Winds of change
26 March 2014
Twenty years ago, who would have thought that being a wind engineer would be one of the cool new jobs of the twenty-first century?
But with the growth of the renewable energy sector in Australia, there is an increasing demand for wind engineers and professionals.
So what does a wind engineer actually do?
Daniel Walsh, Manager, Wind and Solar Services at Pacific Hydro, has the answers.
1. What is your job?
My current job title is Manager, Wind and Solar Services, after spending eight years as a Wind Analyst Engineer. We have three Renewable Energy Engineers in our technical team, including a graduate engineer and another recent recruit, so we are quite a dynamic group bringing plenty of fresh ideas.
2. What do you do day to day?
I manage a team responsible for the technical evaluation of our wind and solar projects in Australia, Chile and Brazil. The main focus remains on wind farms, but it is exciting to be also looking into solar PV projects. Day to day, we undertake a range of activities from measuring the wind and solar resource, conducting resource and energy yield assessments for projects being developed and assessing the performance of our operating assets. I also provide technical advice on wind turbine noise topics.
3. What does an energy yield assessment actually entail?
Well, this firstly this entails detailed analysis of wind data collected with meteorological masts (up to 80m tall) out on the sites. These days, the wind resource can also be measured on the ground with new technology like small boxes shooting lasers into the sky, and funny toilet-shaped units that measure the wind with sonic beeps! We use wind flow models (created by the Danish masters) to expand the wind resource across the whole site and to find the optimal positions for the wind turbines. Finally, we forecast how much energy our wind farm layout will produce during its lifetime, to be used in the commercial evaluation of the project.
4. What do you enjoy most about the job?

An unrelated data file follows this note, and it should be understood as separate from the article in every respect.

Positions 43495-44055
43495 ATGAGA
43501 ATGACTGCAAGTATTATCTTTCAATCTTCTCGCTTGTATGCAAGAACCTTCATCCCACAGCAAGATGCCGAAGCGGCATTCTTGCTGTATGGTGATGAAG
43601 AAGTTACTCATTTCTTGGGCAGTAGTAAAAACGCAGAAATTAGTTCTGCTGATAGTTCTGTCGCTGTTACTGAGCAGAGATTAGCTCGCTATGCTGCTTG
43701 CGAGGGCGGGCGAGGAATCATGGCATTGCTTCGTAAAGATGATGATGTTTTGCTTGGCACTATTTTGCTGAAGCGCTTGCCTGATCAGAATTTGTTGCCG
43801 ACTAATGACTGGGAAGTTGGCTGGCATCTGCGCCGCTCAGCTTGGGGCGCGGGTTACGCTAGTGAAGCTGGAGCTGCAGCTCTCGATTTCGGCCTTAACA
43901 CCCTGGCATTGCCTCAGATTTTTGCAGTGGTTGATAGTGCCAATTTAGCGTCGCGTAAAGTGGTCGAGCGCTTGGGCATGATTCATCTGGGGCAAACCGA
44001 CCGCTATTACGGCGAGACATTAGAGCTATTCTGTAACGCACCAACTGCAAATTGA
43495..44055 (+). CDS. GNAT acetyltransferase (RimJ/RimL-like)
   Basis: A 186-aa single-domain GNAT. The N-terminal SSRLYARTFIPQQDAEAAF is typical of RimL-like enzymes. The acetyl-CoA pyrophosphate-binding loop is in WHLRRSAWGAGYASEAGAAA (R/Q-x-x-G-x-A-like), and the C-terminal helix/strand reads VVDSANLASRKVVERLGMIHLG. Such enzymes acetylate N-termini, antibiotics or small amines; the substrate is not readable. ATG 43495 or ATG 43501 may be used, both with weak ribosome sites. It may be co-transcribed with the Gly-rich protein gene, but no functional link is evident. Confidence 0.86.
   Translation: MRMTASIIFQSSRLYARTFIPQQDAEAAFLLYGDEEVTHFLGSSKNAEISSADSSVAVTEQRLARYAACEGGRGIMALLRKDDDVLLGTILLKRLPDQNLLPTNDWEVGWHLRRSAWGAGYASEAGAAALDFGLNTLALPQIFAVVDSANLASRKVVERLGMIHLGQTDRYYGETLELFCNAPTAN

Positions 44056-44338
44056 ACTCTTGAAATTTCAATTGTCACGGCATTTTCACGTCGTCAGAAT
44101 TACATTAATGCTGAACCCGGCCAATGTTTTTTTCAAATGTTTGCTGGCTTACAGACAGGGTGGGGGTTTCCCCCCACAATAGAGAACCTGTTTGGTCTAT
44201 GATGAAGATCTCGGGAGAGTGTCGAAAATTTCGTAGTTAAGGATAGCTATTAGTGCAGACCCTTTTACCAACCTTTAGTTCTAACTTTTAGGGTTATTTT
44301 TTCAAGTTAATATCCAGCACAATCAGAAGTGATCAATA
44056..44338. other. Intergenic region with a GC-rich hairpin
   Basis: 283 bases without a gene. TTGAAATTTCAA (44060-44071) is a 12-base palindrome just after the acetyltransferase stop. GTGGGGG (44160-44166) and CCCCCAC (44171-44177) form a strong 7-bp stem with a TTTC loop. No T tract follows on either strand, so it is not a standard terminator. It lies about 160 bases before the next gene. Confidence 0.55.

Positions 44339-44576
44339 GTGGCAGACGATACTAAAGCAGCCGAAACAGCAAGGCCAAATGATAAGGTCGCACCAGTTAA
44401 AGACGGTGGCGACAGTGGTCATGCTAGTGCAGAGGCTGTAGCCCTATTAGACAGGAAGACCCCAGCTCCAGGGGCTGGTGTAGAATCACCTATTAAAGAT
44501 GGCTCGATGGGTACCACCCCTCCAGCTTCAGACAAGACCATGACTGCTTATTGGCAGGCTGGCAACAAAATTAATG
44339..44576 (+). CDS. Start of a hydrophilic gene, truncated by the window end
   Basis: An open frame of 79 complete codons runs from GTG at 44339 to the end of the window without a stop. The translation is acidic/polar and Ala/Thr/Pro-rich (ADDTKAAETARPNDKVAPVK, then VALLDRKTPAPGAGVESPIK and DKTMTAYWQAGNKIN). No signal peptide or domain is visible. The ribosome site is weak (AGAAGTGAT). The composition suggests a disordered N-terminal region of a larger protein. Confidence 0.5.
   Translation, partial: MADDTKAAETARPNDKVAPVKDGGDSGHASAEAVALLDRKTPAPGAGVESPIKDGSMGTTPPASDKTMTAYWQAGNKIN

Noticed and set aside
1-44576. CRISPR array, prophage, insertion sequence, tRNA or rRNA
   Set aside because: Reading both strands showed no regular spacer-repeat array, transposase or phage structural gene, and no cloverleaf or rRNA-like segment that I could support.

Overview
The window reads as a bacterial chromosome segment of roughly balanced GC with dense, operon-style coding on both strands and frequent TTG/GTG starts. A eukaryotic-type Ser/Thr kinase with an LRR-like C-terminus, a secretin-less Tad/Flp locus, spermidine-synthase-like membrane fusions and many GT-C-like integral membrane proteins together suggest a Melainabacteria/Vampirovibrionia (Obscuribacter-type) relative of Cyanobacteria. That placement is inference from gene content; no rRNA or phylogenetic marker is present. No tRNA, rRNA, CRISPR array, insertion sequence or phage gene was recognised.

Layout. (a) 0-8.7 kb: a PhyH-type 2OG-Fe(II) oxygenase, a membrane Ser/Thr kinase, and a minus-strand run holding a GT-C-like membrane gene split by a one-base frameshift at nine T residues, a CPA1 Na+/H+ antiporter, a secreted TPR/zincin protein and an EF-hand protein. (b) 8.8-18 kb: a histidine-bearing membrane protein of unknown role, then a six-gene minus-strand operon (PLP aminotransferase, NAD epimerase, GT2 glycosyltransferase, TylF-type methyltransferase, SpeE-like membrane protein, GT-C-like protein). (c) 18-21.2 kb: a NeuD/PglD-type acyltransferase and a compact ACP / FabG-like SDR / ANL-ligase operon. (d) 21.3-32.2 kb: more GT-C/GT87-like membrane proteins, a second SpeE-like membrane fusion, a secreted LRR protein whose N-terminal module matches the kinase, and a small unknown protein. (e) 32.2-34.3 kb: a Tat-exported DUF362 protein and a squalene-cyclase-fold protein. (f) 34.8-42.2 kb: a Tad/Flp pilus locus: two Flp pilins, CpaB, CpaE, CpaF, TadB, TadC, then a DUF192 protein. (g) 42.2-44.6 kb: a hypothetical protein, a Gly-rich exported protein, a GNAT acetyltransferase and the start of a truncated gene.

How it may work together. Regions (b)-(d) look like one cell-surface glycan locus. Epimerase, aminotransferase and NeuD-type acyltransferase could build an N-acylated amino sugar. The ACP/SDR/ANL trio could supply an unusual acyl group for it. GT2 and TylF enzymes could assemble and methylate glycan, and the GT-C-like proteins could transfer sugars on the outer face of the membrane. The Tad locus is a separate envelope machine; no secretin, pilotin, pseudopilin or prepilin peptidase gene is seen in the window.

It’s very rewarding to work on a renewable energy project from initial monitoring, through the development and construction process and into production of clean, green power. Indeed, working with clever, passionate and forward-thinking people is always inspiring.
5. Do you have a particular passion or interest that you have been able to fulfill through your work at Pacific Hydro?
In my later years of university I became aware of our impending climate crisis, with Australia being the highest per person carbon emitter in the world and the importance of renewable energy in addressing this. We have still got a long way to go to reduce our emissions but since 2001, Australian wind power capacity has increased from around 70MW to over 3GW and it’s great to have been a part of this growth with Pacific Hydro. More to come!
6. How has the company helped you nurture your own professional development and career?
My career has been able to grow alongside the company which has always been exciting. The established career development planning that the company integrates into the staff development program has been really supportive in the progression of my career.
7. Do you have any advice for recent engineering graduates?
Go for renewable energy of course and be open to new ideas, be flexible and have plenty of patience! The renewable energy industry is relatively new, especially in Australia and subject to changes in regulation and the political climate. But despite current barriers, it’s an exciting engineering field, with our methods always evolving and at the cutting edge and it’s ready for you to come lead the way!